1. The janitor who cleans your gallery or apartment lobby.
2. The housekeeper who does good work, so that you can focus on your good work.
3. The gardener and lawn mower who tend to the outside of your space.
4. The tech person who was so patient with you when you thought the world was falling apart.
5. The person at the shipping company who “gets” that your art needs white-glove treatment.
6. The mail carrier who delivers important correspondence and packages.
7. The coffee shop owner who lets you mooch wifi for two hours in exchange for a $5 cuppa joe.
Wishing you a very Happy Thanksgiving – surrounded by people you love and filled with yummy food.
Here’s a no-calorie feast just for your eyes.
©Sylvia Tucker, Onions with Copper Bowl. Oil, 12 x 16 inches. Used with permission.
©Sarah Atlee, Lunch at Sakagura. Acrylic and colored pencil on paper, 22 x 22 inches. Used with permission.
©Jonathan Meter, Shishito Peppers with Lime. Photograph. Used with permission.
©Richard Hall, Heirlooms. Oil, 36 x 34 inches. Used with permission.
©2010 Karin Olah, Newton’s Daydream. Fabric, gouache, acrylic, and graphite on canvas, 36 x 12 inches. Used with permission.
©Sarah B. Hansen, Sunshine in a Box. Watercolor on Plexiglas, 30 x 22 inches. Used with permission.
Please share your gratitudes in a comment or even a link to your own
Today, February 3, is my birthday and I hope you’ll celebrate with me. It would be meaningful to know that you had a really good day on February 3. So I outlined 8 (my favorite number) things that I thought would make for a next-to-perfect day.
The holidays make us think about giving gifts to those who are important to us, so don’t forget your most important buyers and collectors. Here are a few ideas for themed kits you can use as patron gifts. Notice how, depending on your selections, you can spend next-to-nothing on these.
You can set yourself apart from other artists by sending handwritten thank-you notes in the mail. Every Thanksgiving I try to write something about gratitude. This year I want to remind you of the value of writing a note, addressing an envelope, attaching a stamp, and sticking it in the mail.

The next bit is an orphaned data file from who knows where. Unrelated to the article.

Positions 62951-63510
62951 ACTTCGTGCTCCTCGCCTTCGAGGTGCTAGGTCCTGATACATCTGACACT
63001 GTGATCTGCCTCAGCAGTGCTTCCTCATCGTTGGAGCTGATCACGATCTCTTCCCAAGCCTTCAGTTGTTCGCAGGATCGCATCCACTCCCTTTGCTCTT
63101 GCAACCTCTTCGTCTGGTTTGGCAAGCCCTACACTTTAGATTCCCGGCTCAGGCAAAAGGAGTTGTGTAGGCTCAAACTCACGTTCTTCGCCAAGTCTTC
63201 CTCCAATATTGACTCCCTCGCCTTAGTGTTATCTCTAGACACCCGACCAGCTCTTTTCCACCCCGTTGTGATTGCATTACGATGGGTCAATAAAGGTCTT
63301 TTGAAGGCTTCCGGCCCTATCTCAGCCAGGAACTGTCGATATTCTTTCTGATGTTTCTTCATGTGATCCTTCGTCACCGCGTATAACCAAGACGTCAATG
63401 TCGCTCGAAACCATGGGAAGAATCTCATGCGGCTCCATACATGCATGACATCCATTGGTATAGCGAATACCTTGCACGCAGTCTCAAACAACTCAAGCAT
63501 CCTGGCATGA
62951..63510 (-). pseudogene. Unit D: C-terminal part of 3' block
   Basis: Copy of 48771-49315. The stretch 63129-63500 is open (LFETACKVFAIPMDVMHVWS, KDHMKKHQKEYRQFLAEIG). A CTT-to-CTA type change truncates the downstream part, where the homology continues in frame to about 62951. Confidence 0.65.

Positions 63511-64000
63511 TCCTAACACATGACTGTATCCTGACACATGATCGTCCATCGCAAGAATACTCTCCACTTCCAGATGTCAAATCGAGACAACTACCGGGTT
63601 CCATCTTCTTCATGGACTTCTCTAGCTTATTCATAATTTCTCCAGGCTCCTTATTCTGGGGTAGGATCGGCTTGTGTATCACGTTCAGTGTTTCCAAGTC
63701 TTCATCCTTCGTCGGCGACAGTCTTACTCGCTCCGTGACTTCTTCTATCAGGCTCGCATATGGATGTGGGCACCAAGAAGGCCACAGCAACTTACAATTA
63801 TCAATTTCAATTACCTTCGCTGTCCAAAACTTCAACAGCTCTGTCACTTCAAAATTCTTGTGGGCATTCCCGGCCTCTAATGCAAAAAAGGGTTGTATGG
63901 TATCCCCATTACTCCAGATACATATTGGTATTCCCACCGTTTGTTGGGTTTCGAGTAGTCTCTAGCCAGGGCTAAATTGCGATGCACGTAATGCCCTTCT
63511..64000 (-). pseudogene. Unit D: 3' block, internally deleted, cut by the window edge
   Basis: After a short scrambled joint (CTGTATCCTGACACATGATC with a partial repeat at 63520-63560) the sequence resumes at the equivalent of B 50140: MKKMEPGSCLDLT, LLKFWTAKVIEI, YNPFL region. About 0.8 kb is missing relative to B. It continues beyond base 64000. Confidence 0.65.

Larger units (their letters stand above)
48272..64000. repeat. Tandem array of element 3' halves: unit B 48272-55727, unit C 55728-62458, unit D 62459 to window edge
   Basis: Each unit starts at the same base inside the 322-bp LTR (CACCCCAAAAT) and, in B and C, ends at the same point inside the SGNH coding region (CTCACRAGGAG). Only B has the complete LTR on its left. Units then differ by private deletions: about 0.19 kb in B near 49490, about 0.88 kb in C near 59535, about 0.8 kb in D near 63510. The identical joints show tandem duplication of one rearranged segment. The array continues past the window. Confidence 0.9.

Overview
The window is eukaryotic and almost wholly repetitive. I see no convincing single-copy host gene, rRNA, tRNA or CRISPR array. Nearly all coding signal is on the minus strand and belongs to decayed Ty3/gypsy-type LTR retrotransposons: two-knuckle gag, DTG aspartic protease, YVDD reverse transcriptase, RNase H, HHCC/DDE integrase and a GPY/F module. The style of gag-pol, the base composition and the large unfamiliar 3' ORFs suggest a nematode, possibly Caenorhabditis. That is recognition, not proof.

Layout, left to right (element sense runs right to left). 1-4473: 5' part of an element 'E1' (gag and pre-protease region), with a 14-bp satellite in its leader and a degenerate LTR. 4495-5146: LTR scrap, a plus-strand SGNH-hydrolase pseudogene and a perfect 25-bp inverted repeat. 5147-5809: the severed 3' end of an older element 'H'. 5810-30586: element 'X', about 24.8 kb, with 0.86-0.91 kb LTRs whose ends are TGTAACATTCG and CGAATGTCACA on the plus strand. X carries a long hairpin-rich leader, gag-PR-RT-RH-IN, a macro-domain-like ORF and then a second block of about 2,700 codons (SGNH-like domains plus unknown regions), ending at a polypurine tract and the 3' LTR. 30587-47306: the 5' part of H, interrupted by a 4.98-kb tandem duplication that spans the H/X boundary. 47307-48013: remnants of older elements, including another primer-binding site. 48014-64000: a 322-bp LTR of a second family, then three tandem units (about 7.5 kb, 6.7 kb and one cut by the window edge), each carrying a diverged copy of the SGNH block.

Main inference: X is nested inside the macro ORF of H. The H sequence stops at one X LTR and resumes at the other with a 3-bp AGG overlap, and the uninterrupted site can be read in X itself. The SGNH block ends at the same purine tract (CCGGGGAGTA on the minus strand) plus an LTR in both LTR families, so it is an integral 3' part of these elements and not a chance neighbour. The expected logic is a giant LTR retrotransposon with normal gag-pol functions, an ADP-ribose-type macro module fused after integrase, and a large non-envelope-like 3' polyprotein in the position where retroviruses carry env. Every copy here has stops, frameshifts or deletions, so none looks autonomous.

Next time you feel like complaining about all you have to do to build your business, remember the marketing tools (most of them free or inexpensive) that you have at your disposal. Be grateful for everything you have available to help you share your art with the world.
In his keynote at the World Domination Summit, Chris Brogan said almost in passing: It’s not who you say you are, it’s what you do. I have a few thoughts on how you might ensure that what you do is more important than who you say you are.
We’re lucky to be artists. We’re lucky we can make and share our work with the world. We’re lucky we can inspire, move, compel, question. But we’re luckiest when . . .
I’m grateful for artists like Colleen Attara and Heather Davulcu who bring such enthusiasm to my workshops.
Thank you to my readers!
I do what I do because I believe that art should have an elevated role in our crazy world, and art wouldn’t exist without artists.
Thank you for reading the Art Biz Blog. I am grateful that you trust me.
I appreciate your ideas and all of the inspiration you provide me.
What’s on your mind these days? I hope you’ll leave your ideas for content in the comments below. I can’t promise anything except that I’ll listen to your needs and consider your input.
Today’s newsletter has 21+ people to be grateful for in your life and includes ways to express your gratitude. If you don’t receive the newsletter already, you can subscribe
From time to time I have a virtual run-in with a subscriber or customer who doesn’t wait for a response before shooting off spiteful emails. This has happened to me twice in the last month, whereas it usually happens once every year or two. Whenever this happens, I question what I do and who I am. This is exactly what the author of the email wants and I know it. I write this post for myself as much as for you.